Abomination Time, The Fight

This is what it’s come to, and you knew it was coming.  If they’re moving and contact, and the last thing you remember is someone getting dragged off by Octo-boy, then there’s gonna be a fight.  And here it is–

It’s not a good place for Kerry right now, and things are about to dive right down the toilet for the poor kid.  How bad is it going to get?

"My money's on the not-human."

“My money’s on the non-human.”

Your money’s no good here, Hastur.

Let’s look in and see for ourselves.

 

(All excerpts, this page, from The Foundation Chronicles, Book One: A For Advanced, copyright 2013, 2014, by Cassidy Frazee)

Kerry was frozen, held in place by surprise and terror. This was on of the creatures that made it through the screen breach: some octopus-like monstrosity that seemed to scurry along or spider or crab legs. He sat there on his PAV, Emma’s broom in his right hand, and listened to her scream as the creature kept her pinned against the wall of The Diamond—

It’s going to kill her.

Another voice in Kerry head responded. What are you going to do about that?

Do? I can’t do anything.

Yes, you can. You have the call sign of a hero, a woman who wasn’t afraid of anything, who would do anything to help her friends. You are a witch and a sorceress; you can do anything. Are you going to let your wingmate get eaten?

I

Are you going to let her die?

I—

Keep your wits about you

Kerry mumbled between clenched teeth. “—When everything is going to hell around you.” He raised the broom in his right hand and charged his broom forward, screaming as loud as possible.

 

When all else fails and you don’t know what to do, attack.  Scream.  Go at . . . things.  Even if you’re not sure you’re doing the right thing.  Because sometimes you score–

 

The sixth or seventh blow failed to attract the creature’s attention, and Kerry knew he had to do something fast or Emma was gone. He he couldn’t use an Air Hammer foci to chop at this thing—but there was nothing that said he couldn’t use the spell for stabbing. Kerry pulled back a couple of meters and fashioned the spell around the forward tip of Emma’s broom. He didn’t know how many shots he’d get with this, or even if it was going to be effective, but he had no choice: Emma’s screams were fading, and for all he knew she was already dying . . .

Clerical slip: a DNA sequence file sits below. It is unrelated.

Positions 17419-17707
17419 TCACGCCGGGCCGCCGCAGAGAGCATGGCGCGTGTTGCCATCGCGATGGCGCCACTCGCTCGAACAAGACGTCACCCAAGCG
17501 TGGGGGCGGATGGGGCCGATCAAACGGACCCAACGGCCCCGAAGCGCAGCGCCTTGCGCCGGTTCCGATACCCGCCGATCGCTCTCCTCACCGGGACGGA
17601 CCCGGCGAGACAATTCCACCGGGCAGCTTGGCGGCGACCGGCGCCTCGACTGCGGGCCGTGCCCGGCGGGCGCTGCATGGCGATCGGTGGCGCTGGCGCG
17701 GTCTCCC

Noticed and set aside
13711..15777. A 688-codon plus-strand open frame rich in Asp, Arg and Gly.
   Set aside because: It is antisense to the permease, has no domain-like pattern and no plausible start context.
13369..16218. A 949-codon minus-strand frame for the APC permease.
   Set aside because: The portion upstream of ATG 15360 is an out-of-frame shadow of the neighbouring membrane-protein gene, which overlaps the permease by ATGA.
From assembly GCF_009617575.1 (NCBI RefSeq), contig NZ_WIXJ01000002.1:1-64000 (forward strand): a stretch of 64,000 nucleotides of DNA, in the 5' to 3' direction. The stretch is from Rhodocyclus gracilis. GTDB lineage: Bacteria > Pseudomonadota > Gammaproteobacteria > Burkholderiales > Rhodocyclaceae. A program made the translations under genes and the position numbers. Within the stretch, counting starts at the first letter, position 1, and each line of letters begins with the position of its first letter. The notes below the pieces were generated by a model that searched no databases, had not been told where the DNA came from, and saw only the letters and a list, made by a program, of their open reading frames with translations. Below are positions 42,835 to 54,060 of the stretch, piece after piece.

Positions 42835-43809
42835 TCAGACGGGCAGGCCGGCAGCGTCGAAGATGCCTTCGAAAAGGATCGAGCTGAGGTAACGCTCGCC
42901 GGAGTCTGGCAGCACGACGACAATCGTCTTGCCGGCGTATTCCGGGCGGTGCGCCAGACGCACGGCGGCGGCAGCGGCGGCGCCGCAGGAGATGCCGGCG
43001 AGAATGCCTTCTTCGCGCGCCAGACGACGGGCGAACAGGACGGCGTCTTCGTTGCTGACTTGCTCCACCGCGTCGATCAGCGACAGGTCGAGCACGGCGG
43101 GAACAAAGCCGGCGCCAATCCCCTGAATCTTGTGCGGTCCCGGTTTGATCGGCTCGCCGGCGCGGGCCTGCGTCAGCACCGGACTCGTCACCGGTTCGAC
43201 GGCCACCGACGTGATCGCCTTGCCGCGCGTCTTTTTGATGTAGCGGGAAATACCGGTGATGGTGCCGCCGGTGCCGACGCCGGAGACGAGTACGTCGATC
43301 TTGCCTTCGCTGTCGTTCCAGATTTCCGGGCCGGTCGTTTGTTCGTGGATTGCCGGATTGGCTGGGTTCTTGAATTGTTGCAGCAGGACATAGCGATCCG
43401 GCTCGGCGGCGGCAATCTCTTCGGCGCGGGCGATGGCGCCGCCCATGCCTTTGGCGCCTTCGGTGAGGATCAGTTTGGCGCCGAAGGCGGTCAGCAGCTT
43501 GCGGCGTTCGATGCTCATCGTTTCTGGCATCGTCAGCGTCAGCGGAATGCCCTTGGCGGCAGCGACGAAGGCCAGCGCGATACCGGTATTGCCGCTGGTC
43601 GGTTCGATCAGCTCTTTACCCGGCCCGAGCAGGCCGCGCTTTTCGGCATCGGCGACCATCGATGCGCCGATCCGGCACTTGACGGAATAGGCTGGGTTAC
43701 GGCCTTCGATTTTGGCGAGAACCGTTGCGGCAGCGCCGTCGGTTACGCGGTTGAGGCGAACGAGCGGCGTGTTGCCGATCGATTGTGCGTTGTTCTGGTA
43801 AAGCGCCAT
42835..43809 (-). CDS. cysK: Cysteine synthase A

Kerry sailed into the creature again, this time using the Air Hammer foci for Emma’s broom to harpoon the monster. A blueish-green liquid jetted out of the puncture wound, splashing all over his jacket and gloves. He pulled it out with difficulty; this creature may look like an ambulatory octopus, but it wasn’t an invertebrate, making it far harder to damage—

He finally managed to get its attention, though—and piss it off at the same time.

 

And sometimes you piss off the wrong thing.  Not like that wasn’t going to happen, though, right?

 

The creature spun around and knocked the broom from Kerry’s hands. Three tentacles reach for him, but he was quick enough to back away some six or seven meters before they could latch on and drag him away. His breathing quickened; he fought to keep from shaking and loosing control of his senses and mind.

He had his first real look at the monster he faced.

He saw the thick spider-like legs, eight of them holding the creature off the ground. He couldn’t tell how many tentacles the thing had: there were at least six around the body, maybe eight, but there are more around the face, perhaps six, maybe more. The mouth was lip-less and wide, stretching nearly all the way across the three meter wide body. It was impossible to tell the color of the creature’s hide; everything in the low-light goggles was tinged green.

But the eyes . . . They weren’t human, or even like those of an octopus, but rather eight large saucers maybe twenty or twenty-five centimeters across, ringed around the mouth and up onto what passed for a forehead. It opened its mouth and showed a double row of pointed teeth, perfect for piercing and tearing.